Machines To Handle More Than Half Of Workplace Tasks By 2025


Most workplace tasks have an element of repetitiveness in them which automation systems, in conjunction with agile robotics will be able to perform.

So it'll be farewell to jobs such as office administrator and driver, and hello to new roles such as drone piloting and remote patient health monitoring.

CNBC reported a statement from a Swiss non-profit organization that said human work is expected to account for an average of 58 percent of total work hours by 2022, down from the current total work hours of 71 percent.

Leaders of companies who have submitted their views through the LinkedIn network estimate that over half of today's workloads can be run by machines by 2025. Many firms may choose to hire temporary workers, freelancers and specialist contractors for tasks not automated by new technology.

Companies expect a significant shift on the frontier between humans and machines when it comes to existing work tasks between 2018 and 2022.

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The report also predicts that robots will carry out up to 52 per cent of jobs. Roles that rely on human skills, like sales, marketing and scientific-based positions, will likely see an increase in demand.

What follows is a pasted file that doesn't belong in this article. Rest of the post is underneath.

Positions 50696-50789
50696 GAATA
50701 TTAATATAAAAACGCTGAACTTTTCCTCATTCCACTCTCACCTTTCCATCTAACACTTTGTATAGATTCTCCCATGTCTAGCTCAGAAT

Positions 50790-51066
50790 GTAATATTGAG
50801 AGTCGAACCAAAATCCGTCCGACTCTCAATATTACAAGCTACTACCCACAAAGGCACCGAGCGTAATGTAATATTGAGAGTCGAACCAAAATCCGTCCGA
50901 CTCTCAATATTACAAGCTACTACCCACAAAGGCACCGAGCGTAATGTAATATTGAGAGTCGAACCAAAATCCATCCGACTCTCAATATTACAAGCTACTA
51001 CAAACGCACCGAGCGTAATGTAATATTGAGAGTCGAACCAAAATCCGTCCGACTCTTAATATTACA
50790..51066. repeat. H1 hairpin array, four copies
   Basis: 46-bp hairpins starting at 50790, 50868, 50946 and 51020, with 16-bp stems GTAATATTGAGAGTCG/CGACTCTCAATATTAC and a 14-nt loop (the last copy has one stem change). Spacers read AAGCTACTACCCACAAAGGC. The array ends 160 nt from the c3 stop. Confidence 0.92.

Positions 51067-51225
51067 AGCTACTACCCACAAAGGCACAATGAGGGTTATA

'These net gains are not a foregone conclusion, ' WEF chairman Klaus Schwab said. These transformations, could either lead to a new age of good work, good jobs and improved quality of life for all; or pose the risk of widening skills gaps, greater inequality and broader polarization. "Without proactive approaches, businesses and workers may lose out on the economic potential of the Fourth Industrial Revolution", said Saadia Zahidi, head of the Centre for New Economy and Society at the WEF.

Researchers working on "The Future of Jobs 2018" report surveyed executives from different industries around the world, aiming to get a look at how new technologies, like artificial intelligence, will affect the global labor force.

The OECD instead put the USA figure at about 10% and the UK's at 12% - although it did suggest many more workers would see their tasks changing significantly.

"A lot of these new jobs will be centred around understanding and managing the technology, as the limitations of machine learning means it needs human wisdom to guide it".